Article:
Building to house a single rare book
Le Pavillion d'Un
|Building to house
a single rare book. Harvard Career Discovery Program in Architecture, July 1981
||Thomas, Daniel says, was now to ravage Georgia, but Sherman, from all accounts,
has done that work once for all. There will be no aftermath. They say no living thing is
found in Sherman's track, only chimneys, like telegraph poles, to carry the news of Sherman's army backward."|
|(--Mary Chestnut, 26 Feb 1865. A Diary From Dixie: Electronic Edition.
Mary Boykin Miller Chesnut, 1823-1886, Academic Affairs Library, UNC-CH
University of North Carolina at Chapel Hill, 1997)
assignment was to design a building to house a single
rare book. This project was titled: Le Pavillion d'Un. The reason for this name
was that the building was to have only one instance of each design
element. If the design included stairs, there should be only one staircase. If the
design included columns, there should be only one column. Etc. Obviously, taken
literally, such a requirement is impossible to satisfy, but, equally clearly, a design
can more or less closely fulfill some interpretation of the spirit of the requirement.
The particular rare book
which the building was to house was the subject of an Edgar
Allen Poe story. The book was reputed to be impossible to read. The teacher explained
this meant that the book was very difficult to understand. I did some library research
and found out that the truth was rather that the book was so execrably printed that the
difficulty was in making out what the letters in the words were. When I pointed this out to the
teacher, he was not pleased, and, of course, his dismissal of my having corrected
him made me displeased with him.
We had about a week to do the project,
and I spent more than half the allotted time
getting nowhere. I was close to panicking that I would end up with nothing. Then
I somehow managed to "sublimate" my frustration by imagining that Curtis LeMay
bombed the building (this fantasy "killed two birds
with one stone": both my frustration with my failure to come
up with a design, and my frustration with the teacher, as described above).
a couple false starts, this idea soon led to
a solution which thoroughly delighted me. I thought of Sherman's march through
Georgia, in the American Civil War, and also Oswald Spengler's The Decline of the West.
The project would have one foundation: the
burnt out rubble that remained
from a plantation house, after General Sherman's troops had razed it, and also forever destroyed the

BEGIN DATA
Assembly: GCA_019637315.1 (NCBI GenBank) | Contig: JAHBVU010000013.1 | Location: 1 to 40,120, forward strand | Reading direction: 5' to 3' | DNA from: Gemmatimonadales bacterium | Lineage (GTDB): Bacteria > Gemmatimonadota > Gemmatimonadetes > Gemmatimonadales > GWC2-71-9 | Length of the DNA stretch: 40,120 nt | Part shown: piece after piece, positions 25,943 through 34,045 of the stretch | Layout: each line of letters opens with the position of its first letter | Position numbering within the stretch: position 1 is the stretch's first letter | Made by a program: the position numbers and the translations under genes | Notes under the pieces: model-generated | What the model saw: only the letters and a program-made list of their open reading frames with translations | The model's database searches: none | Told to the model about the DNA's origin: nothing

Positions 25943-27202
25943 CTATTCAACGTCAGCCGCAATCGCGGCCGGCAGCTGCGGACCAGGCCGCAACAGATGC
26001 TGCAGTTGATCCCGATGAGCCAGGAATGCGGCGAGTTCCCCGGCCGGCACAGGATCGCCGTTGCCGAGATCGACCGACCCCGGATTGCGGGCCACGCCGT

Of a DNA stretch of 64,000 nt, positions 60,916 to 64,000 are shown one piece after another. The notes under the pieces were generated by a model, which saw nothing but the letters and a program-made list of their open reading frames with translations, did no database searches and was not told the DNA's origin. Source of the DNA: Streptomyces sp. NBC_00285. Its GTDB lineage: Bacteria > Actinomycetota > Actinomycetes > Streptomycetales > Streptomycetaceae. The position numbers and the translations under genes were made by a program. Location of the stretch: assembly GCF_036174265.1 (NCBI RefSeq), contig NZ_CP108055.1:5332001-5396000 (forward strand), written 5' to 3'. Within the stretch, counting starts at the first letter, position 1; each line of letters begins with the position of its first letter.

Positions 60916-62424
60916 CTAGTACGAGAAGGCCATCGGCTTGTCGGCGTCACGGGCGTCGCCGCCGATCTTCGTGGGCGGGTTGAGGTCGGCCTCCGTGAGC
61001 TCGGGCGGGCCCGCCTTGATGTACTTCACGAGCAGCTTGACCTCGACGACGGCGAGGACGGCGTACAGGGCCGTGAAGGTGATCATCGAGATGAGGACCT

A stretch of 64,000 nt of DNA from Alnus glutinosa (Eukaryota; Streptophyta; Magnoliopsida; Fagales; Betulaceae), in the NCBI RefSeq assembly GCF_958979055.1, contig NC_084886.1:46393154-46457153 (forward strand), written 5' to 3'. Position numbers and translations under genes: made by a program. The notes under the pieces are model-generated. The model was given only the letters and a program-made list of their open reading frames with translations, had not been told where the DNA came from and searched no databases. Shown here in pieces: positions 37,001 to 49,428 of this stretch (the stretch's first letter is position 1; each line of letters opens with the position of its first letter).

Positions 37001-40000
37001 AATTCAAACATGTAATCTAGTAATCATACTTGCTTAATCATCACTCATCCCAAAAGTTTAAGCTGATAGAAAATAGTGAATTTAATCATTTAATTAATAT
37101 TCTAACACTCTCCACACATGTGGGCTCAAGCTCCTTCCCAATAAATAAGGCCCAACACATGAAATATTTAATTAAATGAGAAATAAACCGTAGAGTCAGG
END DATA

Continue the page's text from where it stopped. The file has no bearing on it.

form of life which had inhabited it.
My building would have one window,
facing west: looking out on a "garden" of rubble and a single
naked chimney rising at the other end of it (an allusion to the serene reflecting
pools with faux Greek temple facades at their
far end, often seen in neo-classical villas...).... Thru this window the reader of the
book could watch the sun physically
go down, and meditate on the metaphorical sun (the light of the mind which is
the light of the world) setting on Western civilization
Der Untergang des Abendlands....
[I did not at the time know Cyril
Connolly's: "It is closing time in the gardens of the West...."]
ach student had to make an oral presentation concerning what they
had done. When I gave my presentation, including situating the building in its
cultural context, as described above, I felt embarrassed to be saying such
things to persons who probably would have no idea what I was talking about -- and,
sure enough, when I was finished my presentation, nobody had anything to ask or say, and the
class immediately went on to the next student. (The reader may
wish to refer to my WEB page on a demolition contractor's
grave site to think about in relation to this
project, even though the juxtaposition is entirely coincidental, for I did not
know of the grave site when I did this project.)
psychotherapist's office design (1992).
Brad trying to get into Yale architecture school.
|| [real] garden I designed, inspired by "Wedded rocks" at Ise (Japan).|
Learn why a city can deserve to exist (Louis Kahn).
|| to demolition engineer, Albert Volk's, grave site (reminiscent of
French Enlightenment visionary architecture).
|| Edmund Husserl's lecture: Philosophy and the Crisis of European Humanity (1935).
Dec 2003: German auto makers build factories that go
|| famous postmodern house whose famous postmodern architects
were "heartbroken" when the client cancelled construction.
Our Century: "The century of barbed wire".
"Shipwreck with Spectator" (Life as a journey...).
|| about The Decline of The West: Is the adventure over?
|| about the prideful a-mentia of The West in our time.|
|| (believers' response to sacrilegious cartoons...).|
Return to H.F. Broch de Rothermann page.
Play with signifiers.
Go to The End of the Internet.
Copyright © 1998-2006 Brad McCormick, Ed.D.
23 April 2006CE (2006-04-23) ISO 8601)